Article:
Keeping Children Safe in Education September 2023 (DfE)
1. Inform job applicants about online searches
Last year a notable update to KCSIE was the recommendation that schools carry out online searches of job candidates to “identify any incidents or issues that have happened, and are publicly available online, which the school or college might want to explore with the applicant at interview”.
For 2023, the guidance states explicitly in paragraph 221 on page 55 that “schools and colleges should inform shortlisted candidates that online searches may be done as part of due diligence checks”.
Please refer to HR Safeguarding advice on this and ensure that you are recording any checks on the Single Central Record.
2. Filtering and monitoring
There are three notable changes regarding online filtering and monitoring software used by schools to keep tabs on what sites pupils are visiting or trying to visit:
- Paragraph 103 on page 28 contains new text making it clear that the Designated Safeguarding Lead (DSL) has responsibility for “understanding the filtering and monitoring systems and processes in place” as part of their remit.
- Paragraph 124 on page 32 expressly notes that “an understanding of the expectations, applicable roles and responsibilities in relation to filtering and monitoring” should be included in safeguarding and child protection training at induction for all staff.
- Paragraph 138 on page 36 states a school’s child protection policy should include how appropriate filtering and monitoring technology on school devices and school networks links in with its child protection duties. The CAPH CP Policy will be updated to reflect this.
3. Allegations against agencies or individuals from external providers
Another new element of the guidance is found in paragraph 377 on page 91, which details how schools should handle any allegations made against an outside organisations or individual using school premises.
The guidance says this could relate to the school premises being used by community groups, sports associations or any service providers that run extracurricular activities.
The advice simply states: “As with any safeguarding allegation, schools and colleges should follow their safeguarding policies and procedures, including informing the LADO [local authority designated officer].”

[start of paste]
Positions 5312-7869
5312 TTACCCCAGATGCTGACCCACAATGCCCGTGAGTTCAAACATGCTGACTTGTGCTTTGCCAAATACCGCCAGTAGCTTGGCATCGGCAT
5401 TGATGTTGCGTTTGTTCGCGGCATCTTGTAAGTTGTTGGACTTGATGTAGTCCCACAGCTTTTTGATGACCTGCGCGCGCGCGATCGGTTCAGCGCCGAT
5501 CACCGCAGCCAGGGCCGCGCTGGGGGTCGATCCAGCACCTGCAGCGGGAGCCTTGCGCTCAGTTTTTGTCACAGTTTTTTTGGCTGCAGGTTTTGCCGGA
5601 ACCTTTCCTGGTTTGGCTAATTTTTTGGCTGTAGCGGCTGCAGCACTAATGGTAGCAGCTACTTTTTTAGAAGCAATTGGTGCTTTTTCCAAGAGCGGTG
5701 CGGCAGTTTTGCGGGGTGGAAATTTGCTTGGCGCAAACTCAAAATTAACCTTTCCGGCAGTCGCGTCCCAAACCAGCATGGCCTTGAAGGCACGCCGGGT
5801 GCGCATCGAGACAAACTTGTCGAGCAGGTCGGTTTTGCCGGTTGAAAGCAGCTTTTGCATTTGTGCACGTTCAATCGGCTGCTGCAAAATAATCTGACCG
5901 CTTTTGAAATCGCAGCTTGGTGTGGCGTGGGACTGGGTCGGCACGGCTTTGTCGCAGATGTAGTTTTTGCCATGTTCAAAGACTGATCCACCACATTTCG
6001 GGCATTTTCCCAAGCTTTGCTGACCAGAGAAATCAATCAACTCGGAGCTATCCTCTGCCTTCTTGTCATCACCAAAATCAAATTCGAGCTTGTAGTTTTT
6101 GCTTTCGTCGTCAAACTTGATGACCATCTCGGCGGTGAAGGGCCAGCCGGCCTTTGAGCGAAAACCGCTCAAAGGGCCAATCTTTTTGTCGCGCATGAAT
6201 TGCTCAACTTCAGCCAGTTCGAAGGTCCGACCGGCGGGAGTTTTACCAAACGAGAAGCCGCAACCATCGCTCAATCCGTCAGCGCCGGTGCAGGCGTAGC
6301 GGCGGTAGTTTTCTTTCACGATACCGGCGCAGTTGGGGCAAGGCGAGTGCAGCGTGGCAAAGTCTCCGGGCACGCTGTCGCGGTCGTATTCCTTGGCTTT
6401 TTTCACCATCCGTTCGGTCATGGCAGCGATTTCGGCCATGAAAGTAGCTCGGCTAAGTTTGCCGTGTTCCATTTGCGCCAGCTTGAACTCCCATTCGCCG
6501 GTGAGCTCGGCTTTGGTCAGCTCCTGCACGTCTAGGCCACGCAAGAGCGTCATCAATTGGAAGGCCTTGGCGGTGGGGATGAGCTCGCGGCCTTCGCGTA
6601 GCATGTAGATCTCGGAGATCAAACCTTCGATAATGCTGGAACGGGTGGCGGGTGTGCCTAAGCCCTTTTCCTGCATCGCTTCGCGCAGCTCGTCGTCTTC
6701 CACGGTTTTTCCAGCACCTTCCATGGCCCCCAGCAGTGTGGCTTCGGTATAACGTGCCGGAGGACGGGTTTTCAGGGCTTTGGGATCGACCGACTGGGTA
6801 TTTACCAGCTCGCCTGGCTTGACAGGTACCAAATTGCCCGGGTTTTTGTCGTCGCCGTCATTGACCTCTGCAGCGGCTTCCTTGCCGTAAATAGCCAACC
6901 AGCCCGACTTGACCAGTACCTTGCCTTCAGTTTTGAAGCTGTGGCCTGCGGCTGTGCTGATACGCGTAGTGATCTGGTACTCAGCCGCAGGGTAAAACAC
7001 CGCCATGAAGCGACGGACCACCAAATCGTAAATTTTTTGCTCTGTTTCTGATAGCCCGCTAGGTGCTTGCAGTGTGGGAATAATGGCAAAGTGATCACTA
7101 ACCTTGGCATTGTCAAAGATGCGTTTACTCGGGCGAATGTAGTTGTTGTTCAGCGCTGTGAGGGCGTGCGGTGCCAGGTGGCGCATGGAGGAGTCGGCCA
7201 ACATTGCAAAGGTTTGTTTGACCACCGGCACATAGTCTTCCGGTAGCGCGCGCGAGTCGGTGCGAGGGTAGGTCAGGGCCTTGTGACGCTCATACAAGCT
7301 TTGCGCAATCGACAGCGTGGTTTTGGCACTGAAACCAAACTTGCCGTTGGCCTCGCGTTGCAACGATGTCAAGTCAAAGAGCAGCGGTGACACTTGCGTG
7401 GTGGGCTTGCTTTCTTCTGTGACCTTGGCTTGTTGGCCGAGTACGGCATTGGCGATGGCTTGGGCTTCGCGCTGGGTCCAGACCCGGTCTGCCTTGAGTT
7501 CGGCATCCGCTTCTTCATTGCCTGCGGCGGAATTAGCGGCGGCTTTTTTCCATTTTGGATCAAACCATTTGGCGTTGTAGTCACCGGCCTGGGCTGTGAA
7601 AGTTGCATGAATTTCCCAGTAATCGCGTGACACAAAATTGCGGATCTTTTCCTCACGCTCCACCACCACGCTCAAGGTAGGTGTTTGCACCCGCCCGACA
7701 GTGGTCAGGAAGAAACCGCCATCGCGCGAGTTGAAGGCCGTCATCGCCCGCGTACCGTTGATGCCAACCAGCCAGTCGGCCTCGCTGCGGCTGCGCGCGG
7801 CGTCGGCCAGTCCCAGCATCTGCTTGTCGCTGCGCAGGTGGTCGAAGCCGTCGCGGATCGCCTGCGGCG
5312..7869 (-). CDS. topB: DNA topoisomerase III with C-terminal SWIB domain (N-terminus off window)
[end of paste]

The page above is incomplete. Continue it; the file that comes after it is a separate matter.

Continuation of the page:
4. Don’t Keep DBS Certificates
One small change, but not new information is found in paragraph 276, which states: “Schools and colleges do not have to keep copies of DBS certificates in order to fulfil the duty of maintaining the single central record.”
This is not new wording but the bolding of those three words is new and suggests that schools were unclear before whether this was required or not.
5. New standards references
Finally, some sections have been updated with links to new guidance that the DfE has published since the last KCSIE update to help schools in certain areas.
For example, paragraph 144 on page 38, which focuses on cyber security standards, suggests schools should work to meet the cyber security standards for schools and colleges
Then on page 167 there is a new link to guidance on keeping children safe in out-of-school settings that can help schools ensure that providers using their facilities adhere to necessary safeguarding requirements.
RECAP of changes to KCSIE 2022 to continue to bear in mind and ensure your policies, practices and training continue to reflect these:
- Safeguarding training for governors (part 2, page 23)
There is a new emphasis on all governors receiving appropriate safeguarding training in order to provide effective safeguarding challenge to settings. There is no guidance as to the level and type of training, but I advise education settings to ensure that whatever training they receive, it’s tailored to ensure that governors fully understand their strategic role in ensuring that settings are safeguarding and promoting the welfare of children.
Please contact governor services for information on current safeguarding training for governors.